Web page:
This made me think about where I learn about new books, and it strikes me that a large number of them I hear about first on the internet, mostly through blogs. I bought a whole pile of new books last week in addition to the Doctorow, and I am going to mention them in a future post and try to figure out where I first learned about them, and whether that might say anything useful about book publicity.
Anne Enright, The Gathering
I finished this while I was on holiday in Mexico, and it wasn’t what I expected. I thought it would be a heart-warming, rollicking, tragicomic family ensemble piece but instead it was much more interesting. Veronica Hegarty’s attempts to come to terms with her family’s history after the suicide of her brother, Liam, become a meditation on the relationship between memory, history, and story and the way we use all three to endure our lives.
Liam’s death challenges the stories that Veronica uses to prop up her life, and she needs to come up with a new acount of the past. The book we read is meant not only to describe but actually, in the fiction that she has written it herself, to be the path she takes to recover lost memories and discern the fictions she has told herself from the facts she must face. It recalled the process of therapy, in which a crisis has made an old narrative unusable, and the patient, by rendering an account to the counsellor, must come up with a new version of the past that can be taken into the future. The one who can survive the strongest, is the one who can come up with the best story.
Markus Zusak, The Book Thief
This story of a young girl in Nazi Germany during World War II was the other great historical novel that I read at the end of last year, cover to cover in one go on a transatlantic flight. The most important thing I can tell you about it may be that even though the narrator tells you how the book will end on page 22, and reminds you a couple more times during the course of the book, I still had no power to stop tears streaming down my face at the end.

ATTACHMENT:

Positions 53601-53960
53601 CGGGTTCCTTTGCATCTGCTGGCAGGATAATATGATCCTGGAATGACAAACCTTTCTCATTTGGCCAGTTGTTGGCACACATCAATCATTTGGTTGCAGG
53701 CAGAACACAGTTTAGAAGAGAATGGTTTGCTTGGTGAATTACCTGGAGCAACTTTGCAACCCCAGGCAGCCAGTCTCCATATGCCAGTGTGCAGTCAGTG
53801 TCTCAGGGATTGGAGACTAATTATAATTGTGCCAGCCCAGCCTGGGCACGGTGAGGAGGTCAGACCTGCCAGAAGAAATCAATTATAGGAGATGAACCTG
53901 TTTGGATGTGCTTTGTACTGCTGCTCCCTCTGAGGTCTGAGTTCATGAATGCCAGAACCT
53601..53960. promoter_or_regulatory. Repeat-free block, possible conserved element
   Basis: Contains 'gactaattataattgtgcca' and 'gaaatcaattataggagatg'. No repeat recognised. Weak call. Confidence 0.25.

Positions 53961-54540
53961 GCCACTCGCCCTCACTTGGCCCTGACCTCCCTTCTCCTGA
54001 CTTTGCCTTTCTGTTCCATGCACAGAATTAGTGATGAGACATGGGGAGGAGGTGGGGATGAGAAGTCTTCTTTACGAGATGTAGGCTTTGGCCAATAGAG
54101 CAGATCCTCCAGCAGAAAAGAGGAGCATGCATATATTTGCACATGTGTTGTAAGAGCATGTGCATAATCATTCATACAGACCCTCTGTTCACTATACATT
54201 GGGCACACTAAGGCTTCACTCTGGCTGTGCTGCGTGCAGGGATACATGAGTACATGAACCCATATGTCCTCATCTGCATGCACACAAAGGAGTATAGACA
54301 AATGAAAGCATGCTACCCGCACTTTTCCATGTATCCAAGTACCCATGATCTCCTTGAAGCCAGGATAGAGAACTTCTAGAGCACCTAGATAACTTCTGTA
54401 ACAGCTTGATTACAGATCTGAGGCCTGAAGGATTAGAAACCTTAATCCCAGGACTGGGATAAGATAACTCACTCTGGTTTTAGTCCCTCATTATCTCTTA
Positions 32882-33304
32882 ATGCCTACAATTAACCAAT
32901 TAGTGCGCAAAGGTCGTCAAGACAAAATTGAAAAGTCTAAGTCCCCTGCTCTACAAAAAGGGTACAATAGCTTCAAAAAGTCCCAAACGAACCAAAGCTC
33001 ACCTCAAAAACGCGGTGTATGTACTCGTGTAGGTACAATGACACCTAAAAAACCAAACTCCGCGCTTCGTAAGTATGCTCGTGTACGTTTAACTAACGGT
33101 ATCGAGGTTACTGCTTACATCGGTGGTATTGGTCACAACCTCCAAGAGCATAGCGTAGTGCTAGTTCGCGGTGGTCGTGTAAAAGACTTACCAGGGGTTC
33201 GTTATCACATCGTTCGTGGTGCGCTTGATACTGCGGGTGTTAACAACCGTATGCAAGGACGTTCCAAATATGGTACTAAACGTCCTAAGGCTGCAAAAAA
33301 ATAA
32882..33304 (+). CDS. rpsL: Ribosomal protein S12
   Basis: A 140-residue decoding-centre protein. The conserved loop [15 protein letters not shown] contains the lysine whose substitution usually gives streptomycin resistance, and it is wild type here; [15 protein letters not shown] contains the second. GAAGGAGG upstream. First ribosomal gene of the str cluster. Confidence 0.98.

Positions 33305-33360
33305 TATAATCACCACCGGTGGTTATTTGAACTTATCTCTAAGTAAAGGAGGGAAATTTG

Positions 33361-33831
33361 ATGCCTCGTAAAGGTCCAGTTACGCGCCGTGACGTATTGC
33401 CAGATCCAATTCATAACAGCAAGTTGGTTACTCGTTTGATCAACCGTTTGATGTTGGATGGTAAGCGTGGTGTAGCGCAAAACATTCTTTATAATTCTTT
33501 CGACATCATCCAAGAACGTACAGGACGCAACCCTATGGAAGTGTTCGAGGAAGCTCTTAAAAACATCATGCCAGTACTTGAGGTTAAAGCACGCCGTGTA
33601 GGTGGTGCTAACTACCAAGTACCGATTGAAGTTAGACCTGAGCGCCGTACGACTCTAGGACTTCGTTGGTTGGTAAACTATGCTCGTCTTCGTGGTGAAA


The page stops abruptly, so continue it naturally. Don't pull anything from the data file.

There are two big ideas in this book. The first is about the dangerous and beautiful power of story telling, and the way story shapes action, for better or for worse. The second, and more interesting, is about the consequences of these actions. The heroes of this book perform with the best of intentions acts which sometimes have very good ends, and sometimes very tragic. It struck me today as a result of a conversation about something quite different, that Zusak’s attention to this problem of our actions and their results may be derived from the way Hannah Arendt connects freedom to action. The characters are only free when they act, when Eric Vandenburg protects Hans Huberman from battle, when Hans gives bread to a prisoner from Dachau, when Leisel Meminger writes a book in the basement.
This book commands us to do good even in the worst circumstances, not because doing good will change the world and make it good, but because doing good and not just thinking good, knowing good, and believing good, is the only way to be free. In a culture that believes anything is possible if you only try hard enough, this message may resound as pessimistic, but I found it intensely hopeful.
Sarah Dunant, In the Company of the Courtesan.
I read a fair amount of rather middling historical fiction in 2007, trying to figure out what worked for me, why, and why not, but two wonderful novels I read at the end of the year made up for all the previous suffering I did for my Art. The second, I’ll write about in my next post (which will be soon, I promise) but the first is Sarah Dunant’s tale of the dwarf Bucino, and his life as companion to the talented courtesan, Fiammetta, in sixteenth-century Rome and Venice.
Why did this work? First of all, I felt that Dunant has an excellent period sense which is beautifully conveyed through her writing. I found the world she created entirely satisfying and convincing. I know just enough about the period to be tiresomely opinionated, but Dunant won me over from the first page. The mood she created reminded me very much of novels like Helle Hasse’s The Scarlet City or Jeanette Winterson’s The Passion.
The other great strength of this novel is Dunant’s main character, Bucino. He is a sidekick in the drama that is Fiammetta’s life, and he knows and accepts he’s a sidekick, but Dunant pulls him out of his ancillary role into the spotlight. The story is about his development as a human being, how he comes to term with the fact he is a dwarf, how he learns to love and to live for himself and not always through others, the sacrifices he makes, and the price he pays. The dramatic and exciting events that happen over the course of the novel serve as catalysts for the development of this memorable and appealing character.